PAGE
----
Separating fact from fiction about COVID-19 (”1on1 with Jon Evans” podcast)

NHC Public Health officials on coronavirus

NEW HANOVER COUNTY, N.C. (WECT) - With many rumors spreading regarding the coronavirus in the United States, we asked two public health officials to sit down for an extended interview to answer questions about COVID-19.

Lisa Brown, the New Hanover County Public Health Preparedness Coordinator, and Carla Turner, the county’s Public Health Personal Health Services Manager, provided answers to the questions many of our viewers and Facebook friends have asked. Here are a few of the most frequently asked:

Can you compare this coronavirus to something most people are familiar with, the flu virus?

Lisa Brown: “It’s a coronavirus, and there are many coronaviruses. There are currently seven known to make people sick. This is the most newly-discovered coronavirus, which is why you might have heard people refer to it as a ‘novel’ virus. That means ‘new.’ Globally what we’ve seen, generally about 80 percent of the cases seem to generally be mild. You might have symptoms that sort of mimic the flu in some ways, fever, cough, respiratory symptoms. In the level of how it spreads, and how easily it spreads, I think a comparison to the flu virus would be applicable.”

“An important distinction, and part of the reason why public health has paid so much attention to this for months now, is that unlike with the flu, we don’t have a vaccine, and we don’t have any proven therapeutic treatments. We don’t have any herd immunity. This is new to humans. That is the concern that we don’t have those tools in the toolbox to that we do have with flu to help slow the spread and help protect the more vulnerable populations.”

Carla Turner: “The concept of herd immunity is, maybe there is something there is a vaccine for. You have an issue, and for medical reasons YOU can’t get a vaccine. Lisa and I will get the vaccine, that way we’re protected and we’re not putting you at risk. We need a community protected, so they can take care of those who don’t have community.”

How close can you be, or do you have to be, to pick up COVID-19?

Carla: “What the CDC (Centers for Disease Control and Prevention) is saying, you have to be within six feet for ten minutes.”

Lisa: “That’s what they are defining as ‘close contact’. That’s what they’re pointing to to say you’d be vulnerable. Keep in mind, for something like measles for example, where it can be in the room for hours after somebody has left, that is NOT what we’re talking about here.”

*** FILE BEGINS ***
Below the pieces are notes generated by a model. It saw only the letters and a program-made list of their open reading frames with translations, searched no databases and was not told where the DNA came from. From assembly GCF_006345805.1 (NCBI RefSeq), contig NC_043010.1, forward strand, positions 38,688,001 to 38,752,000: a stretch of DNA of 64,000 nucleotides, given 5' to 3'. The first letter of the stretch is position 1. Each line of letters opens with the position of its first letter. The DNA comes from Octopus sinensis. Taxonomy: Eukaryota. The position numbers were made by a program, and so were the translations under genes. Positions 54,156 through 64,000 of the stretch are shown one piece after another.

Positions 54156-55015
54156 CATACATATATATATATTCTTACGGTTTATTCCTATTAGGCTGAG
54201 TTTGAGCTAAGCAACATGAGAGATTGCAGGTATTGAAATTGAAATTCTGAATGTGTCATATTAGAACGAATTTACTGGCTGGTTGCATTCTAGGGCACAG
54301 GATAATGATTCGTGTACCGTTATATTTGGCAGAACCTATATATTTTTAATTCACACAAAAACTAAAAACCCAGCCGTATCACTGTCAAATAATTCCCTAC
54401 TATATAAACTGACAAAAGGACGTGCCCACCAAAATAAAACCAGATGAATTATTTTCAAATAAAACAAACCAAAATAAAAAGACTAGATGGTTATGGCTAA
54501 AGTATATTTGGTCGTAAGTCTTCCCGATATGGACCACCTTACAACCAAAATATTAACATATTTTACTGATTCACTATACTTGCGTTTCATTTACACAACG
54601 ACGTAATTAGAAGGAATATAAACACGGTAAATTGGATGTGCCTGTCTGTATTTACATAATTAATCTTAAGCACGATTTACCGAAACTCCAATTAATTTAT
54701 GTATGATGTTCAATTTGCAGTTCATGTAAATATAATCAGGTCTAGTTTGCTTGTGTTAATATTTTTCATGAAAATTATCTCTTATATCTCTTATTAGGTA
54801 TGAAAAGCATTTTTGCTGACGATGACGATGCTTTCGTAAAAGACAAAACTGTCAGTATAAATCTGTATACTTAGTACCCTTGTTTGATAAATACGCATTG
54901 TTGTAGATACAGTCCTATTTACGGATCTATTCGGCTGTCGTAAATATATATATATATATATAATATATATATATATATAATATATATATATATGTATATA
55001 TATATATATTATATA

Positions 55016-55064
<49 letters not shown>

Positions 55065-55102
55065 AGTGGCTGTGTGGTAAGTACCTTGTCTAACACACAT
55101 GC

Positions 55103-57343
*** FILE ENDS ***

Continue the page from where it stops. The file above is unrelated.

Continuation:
Can you pick up COVID-19 by shaking someone’s hand?

Carla: “Yes. If I’ve just coughed in my hand, or sneezed in my hand, and I have not washed my hand appropriately and we shake hands, and then you rub your eye, you have potentially just exposed yourself to whatever I have going on. (It’s the same with the flu virus).”

The symptoms for COVID-19 are a lot like influenza symptoms. How quickly do they come on?

Lisa: “I would be hesitant to say that we know across the board what that’s going to look like for everybody. I would caution folks, though, that if you’re concerned, call your healthcare provider. The last thing we want, if we would have COVID-19 in our community, is that folks who were afraid they had it go sit in a crowded healthcare office lobby, or urgent care.."

Carla: “..or emergency department, and exposing everybody else to it.”

Lisa: "..or potentially exposing healthcare providers if they hadn’t communicated what their concerns were in advance. If we have it in the community it’s going to be very important that we keep as many healthcare providers well and healthy as possible, because we are going to need them.”

If someone does have the symptoms, who decides who will get tested for COVID-19?

Carla: “The state department of public health put out guidance yesterday (Tuesday) evening for providers in the community. It talks about who is eligible for testing. There are two different criteria you could possibly meet. The first would be that you have fever or signs and symptoms, meaning cough, lower respiratory illness, shortness of breath, and you also have been in close contact with a confirmed case of COVID-19, with someone who has had a positive test. The other criteria that you could meet, you have fever AND signs and symptoms of lower respiratory (illness), and you have an unknown exposure. The caveat to that is, you also have to have a negative flu test. You have to do a rapid flu (test) to show the flu is not what you have, before we would send it to the state lab for testing (for COVID-19).”

Lisa: “There’s been a lot of confusion and information that’s been out there about getting tested and who should get tested. If you don’t have any symptoms, if you’re not ill, you should not be tested. That would not under any criteria need testing.”

Carla: “We have to be careful about that because in public health across the state, there are a limited amounts of collection kits. There are specific things that need to be in the collection kits. We can order collection kits from the state lab but they are also very overwhelmed with the amount of stuff coming in, so we don’t just want to test anybody. We want to test people who need to be tested.”

You can hear my entire interview with Lisa Brown and Carla Turner of New Hanover County’s Public Health Department by downloading the free “1on1 with Jon Evans” podcast.

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